3.4.2 Public actors and cultural diplomacy
Cultural diplomacy is lead independently by each level of government, sporadically, without plan or general concept, mostly based on traditional established links. Even existing contracts are not seen as an obligation for strategic actions, so cultural diplomacy is mostly re-active (responding to demands from abroad). The most important actor in international cultural cooperation is the city of Belgrade, creating and financing the most important international event in Serbia for each domain of art (October Salon / Visual Arts, FEST / Film, BEMUS / Music, BITEF / Theatre, Belgrade Book Fair / Literature), as well as for different generations and types of audiences (Belef / summer festival, The Joy of Europe / children's creativity, etc.). An agreement between the Ministry of Culture and the city of Belgrade has been made that regulates the joint support of the Belgrade festivals of national importance.
The new, most important ambition regarding European integration has been the decision of Belgrade City Council to compete for the title of European Cultural Capital 2020. The Organisational Board has been created and started preparing a candidacy through a series of public debates.
The role of cultural agencies and institutes was extremely important in the first few years of re-opening Serbia to the world, bringing new types of issues within the cultural debate and helping institutional reform. However, only ProHelvetia, through the Swiss Cultural Programme (SCP) in the West Balkans, was still supporting local and regional cultural activities (the local office in Serbia was closed December 2009), while all the other similar organisations just organise promotional programmes relating to their own culture, or are supporting their own agendas, regardless of real community needs (e.g. the British Council completely closed the library in Belgrade and almost lost its independence in supporting locally relevant projects; the French Cultural Centre severely reduced the budget for Serbia). As a result of the economic crisis, forecasts are even more pessimistic concerning support from the cultural agencies and foreign cultural centres.
It can be said that instruments of international cultural cooperation are not developed and used within certain strategies and programmes. There is no system to enable the long term commitment of public bodies, especially financial (guarantees for the programmes which have to happen in future), which prevents cultural managers from organising big international events or network meetings (although for major sport events, the government is ready to provide such guarantees).
Training is sporadically organised by foreign cultural centres and embassies, in the fields where those embassies decide, or according to NGO or cultural institution initiatives (no Ministry policy involved). This means that the American Embassy organises fundraising training, while Italy is bringing in experts for restoration and conservation, etc. The UNESCO Chair for Cultural Policy and Management at the University of Arts, Belgrade developed a joint Masters programme with two French universities (I.E.P. Grenoble and University Lyon II), and involving other European partners. Another joint Masters programme has been developed and enlisted students for the first time in October 2008 at University of Belgrade: Masters in preventive protection and conservation, contributing to the development of heritage protection professionals.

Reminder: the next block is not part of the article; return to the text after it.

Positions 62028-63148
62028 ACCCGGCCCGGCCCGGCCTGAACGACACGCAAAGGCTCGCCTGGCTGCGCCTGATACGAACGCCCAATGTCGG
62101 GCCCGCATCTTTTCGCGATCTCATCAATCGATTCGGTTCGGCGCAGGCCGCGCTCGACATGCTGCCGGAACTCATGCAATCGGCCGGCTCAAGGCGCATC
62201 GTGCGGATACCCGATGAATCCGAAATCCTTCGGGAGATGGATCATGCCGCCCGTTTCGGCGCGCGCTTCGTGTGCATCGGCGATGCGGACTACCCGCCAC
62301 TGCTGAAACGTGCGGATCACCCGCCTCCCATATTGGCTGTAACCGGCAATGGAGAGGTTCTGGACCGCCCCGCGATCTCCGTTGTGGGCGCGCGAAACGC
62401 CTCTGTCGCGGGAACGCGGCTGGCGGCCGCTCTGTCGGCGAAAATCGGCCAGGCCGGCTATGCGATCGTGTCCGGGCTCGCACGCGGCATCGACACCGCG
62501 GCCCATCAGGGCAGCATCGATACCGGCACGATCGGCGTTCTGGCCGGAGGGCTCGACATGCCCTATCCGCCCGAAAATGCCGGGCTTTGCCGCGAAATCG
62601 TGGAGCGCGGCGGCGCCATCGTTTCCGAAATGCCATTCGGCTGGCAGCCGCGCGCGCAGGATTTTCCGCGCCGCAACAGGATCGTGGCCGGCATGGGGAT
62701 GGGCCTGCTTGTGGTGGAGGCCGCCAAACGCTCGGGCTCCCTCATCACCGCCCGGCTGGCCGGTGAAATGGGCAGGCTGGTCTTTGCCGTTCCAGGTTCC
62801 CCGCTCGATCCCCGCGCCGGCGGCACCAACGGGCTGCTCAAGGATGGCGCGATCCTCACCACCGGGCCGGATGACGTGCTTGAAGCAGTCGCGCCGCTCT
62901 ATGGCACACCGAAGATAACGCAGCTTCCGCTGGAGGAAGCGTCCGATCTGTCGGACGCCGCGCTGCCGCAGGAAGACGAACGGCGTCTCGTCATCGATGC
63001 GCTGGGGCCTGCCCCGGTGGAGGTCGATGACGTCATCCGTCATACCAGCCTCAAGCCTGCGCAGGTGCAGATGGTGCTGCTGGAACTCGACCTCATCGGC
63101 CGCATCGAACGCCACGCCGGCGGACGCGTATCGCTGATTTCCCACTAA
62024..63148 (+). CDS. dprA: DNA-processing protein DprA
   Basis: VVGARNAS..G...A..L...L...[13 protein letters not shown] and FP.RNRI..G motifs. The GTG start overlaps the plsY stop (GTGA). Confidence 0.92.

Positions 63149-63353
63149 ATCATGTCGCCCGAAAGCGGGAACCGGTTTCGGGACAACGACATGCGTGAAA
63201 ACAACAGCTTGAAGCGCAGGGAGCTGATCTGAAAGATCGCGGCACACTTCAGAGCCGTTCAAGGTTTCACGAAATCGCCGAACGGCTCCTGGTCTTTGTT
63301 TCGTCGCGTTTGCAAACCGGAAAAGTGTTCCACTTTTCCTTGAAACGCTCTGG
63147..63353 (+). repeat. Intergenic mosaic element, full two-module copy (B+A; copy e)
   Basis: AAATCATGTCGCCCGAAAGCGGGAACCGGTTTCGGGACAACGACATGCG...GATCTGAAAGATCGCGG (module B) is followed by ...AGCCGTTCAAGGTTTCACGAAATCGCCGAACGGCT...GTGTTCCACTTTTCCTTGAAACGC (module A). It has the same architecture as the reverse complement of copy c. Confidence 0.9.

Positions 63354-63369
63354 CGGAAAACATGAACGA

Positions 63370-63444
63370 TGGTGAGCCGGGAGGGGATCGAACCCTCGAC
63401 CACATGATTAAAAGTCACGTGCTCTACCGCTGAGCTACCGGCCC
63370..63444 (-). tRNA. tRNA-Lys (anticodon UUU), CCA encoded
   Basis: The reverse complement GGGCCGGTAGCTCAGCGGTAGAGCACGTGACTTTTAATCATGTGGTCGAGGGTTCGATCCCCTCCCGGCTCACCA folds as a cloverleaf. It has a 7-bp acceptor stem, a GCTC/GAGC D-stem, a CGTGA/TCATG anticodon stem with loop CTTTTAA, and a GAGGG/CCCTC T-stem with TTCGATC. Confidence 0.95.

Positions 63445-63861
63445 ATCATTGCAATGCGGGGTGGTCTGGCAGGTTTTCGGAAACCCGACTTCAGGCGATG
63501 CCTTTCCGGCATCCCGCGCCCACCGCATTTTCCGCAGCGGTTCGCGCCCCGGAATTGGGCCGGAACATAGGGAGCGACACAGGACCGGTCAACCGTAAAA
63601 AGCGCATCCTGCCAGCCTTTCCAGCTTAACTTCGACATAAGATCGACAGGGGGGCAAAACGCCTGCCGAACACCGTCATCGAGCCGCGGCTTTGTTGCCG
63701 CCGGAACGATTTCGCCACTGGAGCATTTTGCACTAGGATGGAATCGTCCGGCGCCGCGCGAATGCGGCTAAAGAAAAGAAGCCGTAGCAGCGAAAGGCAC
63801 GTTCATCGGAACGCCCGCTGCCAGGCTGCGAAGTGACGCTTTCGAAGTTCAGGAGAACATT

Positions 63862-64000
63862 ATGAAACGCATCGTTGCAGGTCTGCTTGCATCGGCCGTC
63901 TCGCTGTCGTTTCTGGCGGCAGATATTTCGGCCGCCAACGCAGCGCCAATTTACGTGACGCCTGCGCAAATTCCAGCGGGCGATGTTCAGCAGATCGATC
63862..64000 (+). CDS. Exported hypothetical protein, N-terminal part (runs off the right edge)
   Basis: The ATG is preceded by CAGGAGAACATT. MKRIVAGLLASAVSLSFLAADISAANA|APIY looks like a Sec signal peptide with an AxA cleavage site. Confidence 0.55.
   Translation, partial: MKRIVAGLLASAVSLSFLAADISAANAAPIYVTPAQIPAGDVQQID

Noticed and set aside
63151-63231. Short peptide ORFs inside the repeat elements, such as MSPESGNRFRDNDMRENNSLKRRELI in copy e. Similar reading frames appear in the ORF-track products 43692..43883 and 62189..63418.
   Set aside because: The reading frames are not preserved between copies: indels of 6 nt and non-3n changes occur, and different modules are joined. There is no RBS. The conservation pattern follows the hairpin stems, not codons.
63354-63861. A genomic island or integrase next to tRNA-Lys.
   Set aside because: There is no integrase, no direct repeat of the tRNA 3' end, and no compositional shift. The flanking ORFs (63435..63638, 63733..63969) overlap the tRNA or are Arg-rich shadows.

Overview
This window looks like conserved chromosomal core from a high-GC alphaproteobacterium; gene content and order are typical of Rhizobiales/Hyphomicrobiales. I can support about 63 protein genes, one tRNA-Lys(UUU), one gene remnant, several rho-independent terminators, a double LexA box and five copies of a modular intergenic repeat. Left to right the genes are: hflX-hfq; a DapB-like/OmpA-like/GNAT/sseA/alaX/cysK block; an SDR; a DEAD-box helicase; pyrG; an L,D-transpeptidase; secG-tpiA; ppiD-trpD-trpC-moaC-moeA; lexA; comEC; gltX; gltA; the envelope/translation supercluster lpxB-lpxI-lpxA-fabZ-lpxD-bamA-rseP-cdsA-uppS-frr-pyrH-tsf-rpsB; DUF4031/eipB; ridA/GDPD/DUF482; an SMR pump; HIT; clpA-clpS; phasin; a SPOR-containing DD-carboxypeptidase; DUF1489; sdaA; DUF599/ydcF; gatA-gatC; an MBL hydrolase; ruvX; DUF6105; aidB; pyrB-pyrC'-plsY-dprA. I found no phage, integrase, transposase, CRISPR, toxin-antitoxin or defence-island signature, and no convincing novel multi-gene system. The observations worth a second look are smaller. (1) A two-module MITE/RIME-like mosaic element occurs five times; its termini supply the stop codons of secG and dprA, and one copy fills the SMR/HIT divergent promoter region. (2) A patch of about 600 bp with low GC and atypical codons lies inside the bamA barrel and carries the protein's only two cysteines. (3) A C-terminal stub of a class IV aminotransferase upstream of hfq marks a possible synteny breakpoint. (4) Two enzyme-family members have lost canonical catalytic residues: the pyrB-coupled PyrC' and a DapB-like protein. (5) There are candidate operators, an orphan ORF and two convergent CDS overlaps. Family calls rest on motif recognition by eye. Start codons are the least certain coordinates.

It is very difficult to make an assessment of trends in public financial support for international cultural co-operation, as there is no specific budget line or current statistical data, and as projects are supported through "disciplinary" categories (so, it is not certain if they had an international component and if they got public financing for this component).
Within the framework of cultural diplomacy, the Ministry of Culture, Media and Information Society organised the promotion of cultural heritage and contemporary art in the multilateral organisations, such as the Council of Europe in Strasbourg (photo exhibition of Serbian landscapes, 2007; concert of Philharmonic Orchestra in Strasbourg, 2007), European Commission (exhibition of Fortresses on the Danube, 2010), UNESCO (exhibition of Fortresses on the Danube, 2011), European Parliament in Brussels (copies of frescoes 2010, paintings of M.P.Barilli, 2011) and, at the end of 2011, in the United Nations in Geneva, there will be an exhibition dedicated to the Nobel prize winner, writer I.Andric. Besides traditional and fine art exhibitions, the Ministry of Culture initiates other forms of art promotion of Serbian culture (e.g. photo exhibition "Land of promises, Serbia", or international concerts of eminent young musicians, etc.).
In 2010 in Brussels, the Museum of Instruments organised a concert and the donation of Serbian traditional mostly wind instruments.
In the last several years, the Ministry of Culture presented a gift of several art works of eminent Serbian artists to international organisations such as the:
The exhibition of frescoes from the most significant monasteries in Serbia at the National museum – Frescoes Gallery, initiated by the Ministry of Culture, has already touring for several years throughout Europe. Last year it went to France and Belgium and this year to Italy - Florence, Rome, Viterbo, and the latest information is that several copies will be permanently donated to the famous Church Santa Croce in Florence (grave of Michelangelo and Galileo), at the special request of the Church. A similar request was made by the church of Viterbo. All churches are under the Vatican.
The Serbian Cultural Centre in Paris is another platform for presenting Serbian culture abroad. In late 2014, there was, for the first time, an open call for non-institutional actors to apply for the right to present their works and projects in Paris.